I am using a regex to parse some BBCode, so the regex has to work recursively to also match tags inside others. Most of the BBCode has an argument, and sometimes it's quoted, though not always.

A simplified equivalent of the regex I'm using (with html style tags to reduce the escaping needed) is this:

'~<(\")?a(?(1)\1)> #Match the tag, and require a closing quote if an opening one provided
  ([^<]+ | (?R))* #Match the contents of the tag, including recursively

However, if I have a test string that looks like this:

<"a">Content<a>Also Content</a></a>

it only matches the <a>Also Content</a> because when it tries to match from the first tag, the first matching group, \1, is set to ", and this is not overwritten when the regex is run recursively to match the inner tag, which means that because it isn't quoted, it doesn't match and that regex fails.

If instead I consistently either use or don't use quotes, it works fine, but I can't be sure that that will be the case with the content that I have to parse. Is there any way to work around this?

The full regex that I'm using, to match [spoiler]content[/spoiler], [spoiler=option]content[/spoiler] and [spoiler="option"]content[/spoiler], is

"~\[spoiler\s*+ #Match the opening tag
            (?:=\s*+(\"|\')?((?(1)(?!\\1).|[^\]]){0,100})(?(1)\\1))?+\s*\] #If an option exists, match that
          (?:\ *(?:\n|<br />))?+ #Get rid of an extra new line before the start of the content if necessary
          ((?:[^\[\n]++ #Capture all characters until the closing tag
            |\n(?!\[spoiler]) Capture new line separately so backtracking doesn't run away due to above
            |\[(?!/?spoiler(?:\s*=[^\]*])?) #Also match all tags that aren't spoilers
            |(?R))*+) #Allow the pattern to recurse - we also want to match spoilers inside spoilers,
                     # without messing up nesting
          \n? #Get rid of an extra new line before the closing tag if necessary
          \[/spoiler] #match the closing tag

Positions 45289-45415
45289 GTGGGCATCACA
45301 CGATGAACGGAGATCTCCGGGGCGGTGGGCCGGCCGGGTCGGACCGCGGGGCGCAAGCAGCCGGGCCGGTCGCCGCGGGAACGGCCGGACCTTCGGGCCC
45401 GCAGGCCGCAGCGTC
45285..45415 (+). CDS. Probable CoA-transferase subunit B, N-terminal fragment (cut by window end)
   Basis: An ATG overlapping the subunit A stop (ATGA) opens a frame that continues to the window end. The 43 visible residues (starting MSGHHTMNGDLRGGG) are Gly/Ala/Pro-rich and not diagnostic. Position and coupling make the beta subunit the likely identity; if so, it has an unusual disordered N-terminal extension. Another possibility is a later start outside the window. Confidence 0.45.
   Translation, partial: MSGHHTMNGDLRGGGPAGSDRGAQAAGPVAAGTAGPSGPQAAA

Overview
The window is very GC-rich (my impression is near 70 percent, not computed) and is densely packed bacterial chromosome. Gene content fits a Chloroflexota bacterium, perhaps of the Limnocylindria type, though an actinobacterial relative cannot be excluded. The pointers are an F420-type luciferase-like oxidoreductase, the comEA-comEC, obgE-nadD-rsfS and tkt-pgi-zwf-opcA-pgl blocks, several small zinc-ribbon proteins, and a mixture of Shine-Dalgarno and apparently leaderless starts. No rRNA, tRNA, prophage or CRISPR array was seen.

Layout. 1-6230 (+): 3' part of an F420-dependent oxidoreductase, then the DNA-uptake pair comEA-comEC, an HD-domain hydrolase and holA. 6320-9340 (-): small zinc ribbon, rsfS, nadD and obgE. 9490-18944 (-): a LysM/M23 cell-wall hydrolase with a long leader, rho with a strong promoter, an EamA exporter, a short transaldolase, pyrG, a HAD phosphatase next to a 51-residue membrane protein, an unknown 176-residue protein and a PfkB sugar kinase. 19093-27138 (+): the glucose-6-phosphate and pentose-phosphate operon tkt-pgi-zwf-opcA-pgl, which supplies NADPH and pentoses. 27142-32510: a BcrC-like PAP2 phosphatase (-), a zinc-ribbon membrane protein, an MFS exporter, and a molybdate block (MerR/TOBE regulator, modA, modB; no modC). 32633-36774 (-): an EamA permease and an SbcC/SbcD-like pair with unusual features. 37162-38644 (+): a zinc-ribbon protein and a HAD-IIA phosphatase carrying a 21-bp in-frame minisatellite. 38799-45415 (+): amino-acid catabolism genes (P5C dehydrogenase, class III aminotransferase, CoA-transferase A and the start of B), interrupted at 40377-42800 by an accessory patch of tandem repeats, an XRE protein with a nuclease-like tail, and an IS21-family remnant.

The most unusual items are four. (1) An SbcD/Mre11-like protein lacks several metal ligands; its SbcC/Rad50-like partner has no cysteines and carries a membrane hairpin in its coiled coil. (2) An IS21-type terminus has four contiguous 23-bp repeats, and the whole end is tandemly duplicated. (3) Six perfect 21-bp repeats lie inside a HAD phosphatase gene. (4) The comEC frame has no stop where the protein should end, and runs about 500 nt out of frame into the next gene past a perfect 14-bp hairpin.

There are a couple of other bugs with it as well though.


The simplest solution is to use alternatives instead:

  ([^<]++ | (?R))*

But if you really don't want to repeat that a part, you can do the following:

  ([^<]++ | (?R))*


I've just put the conditional ? inside the group. This time, the capturing group always matches, but the match can be empty, and the conditional isn't necessary anymore.

Side note: I've applied a possessive quantifier to [^<] to avoid catastrophic backtracking.

In your case I believe it's better to match a generic tag than a specific one. Match all tags, and then decide in your code what to do with the match.

Here's a full regex:

  (?<tag>\w+) \s*
      (?<quote>["']) (?<arg>.{0,100}?) \k<quote>
      | (?<arg>[^\]]+)

  (?:[^[]++ | (?R) )*+



Note that I added the J option (PCRE_DUPNAMES) to be able to use (?<arg>...) twice.

  • The 2nd solution unfortunately doesn't work correctly on the more complex regex that I am using for the actual code, but the first solution should work. – JackW Jun 27 '15 at 13:17
  • @StormDrive maybe you should post your full regex in that case. – Lucas Trzesniewski Jun 27 '15 at 13:18
  • I've added it to the question, though it's pretty ugly. – JackW Jun 27 '15 at 13:25
  • In this kind of pattern: ([^<]+ | (?R))* the possessive quantifier is better placed for the group: ([^<]+ | (?R))*+ – Casimir et Hippolyte Jun 27 '15 at 13:28
  • 1
    No, the equivalent of (?:[^<]++|(?R))* is (?>[^<]+|(?R))* (because the recursion is naturally atomic with PCRE) and the regex engine can always backtrack at each group positions (group by group), when the equivalent of (?:[^<]+|(?R))*+ is (?>(?:[^<]+|(?R))*), in this way the regex engine can't backtrack at all. – Casimir et Hippolyte Jun 27 '15 at 14:10

(?(1)...) only checks if the group 1 has been defined, so the condition is true once the group is defined the first time. That is why you obtain this result (it is not related with the recursion level or whatever).

So when <a> is reached in the recursion, the regex engine try to match <a"> and fails.

If you want to use a conditional statement, you can write <("?)a(?(1)\1)> instead. In this way the group 1 is redefined each times.

Obviously you can write your pattern in a more efficient way like this:


For your particular problem, I will use this kind of pattern to match any tags:

$pattern = <<<'EOD'
\[ (?<tag>\w+) \s*
  = \s* 
  (?| " (?<option>[^"]*) " | ' ([^']*) ' | ([^]\s]*) ) # branch reset feature
\s* ]
(?<content> [^[]*+ (?: (?R) [^[]*)*+ )

If you want to impose a specific tag at the ground level, you can add (?(R)|(?=spoiler\b)) before the tag name.

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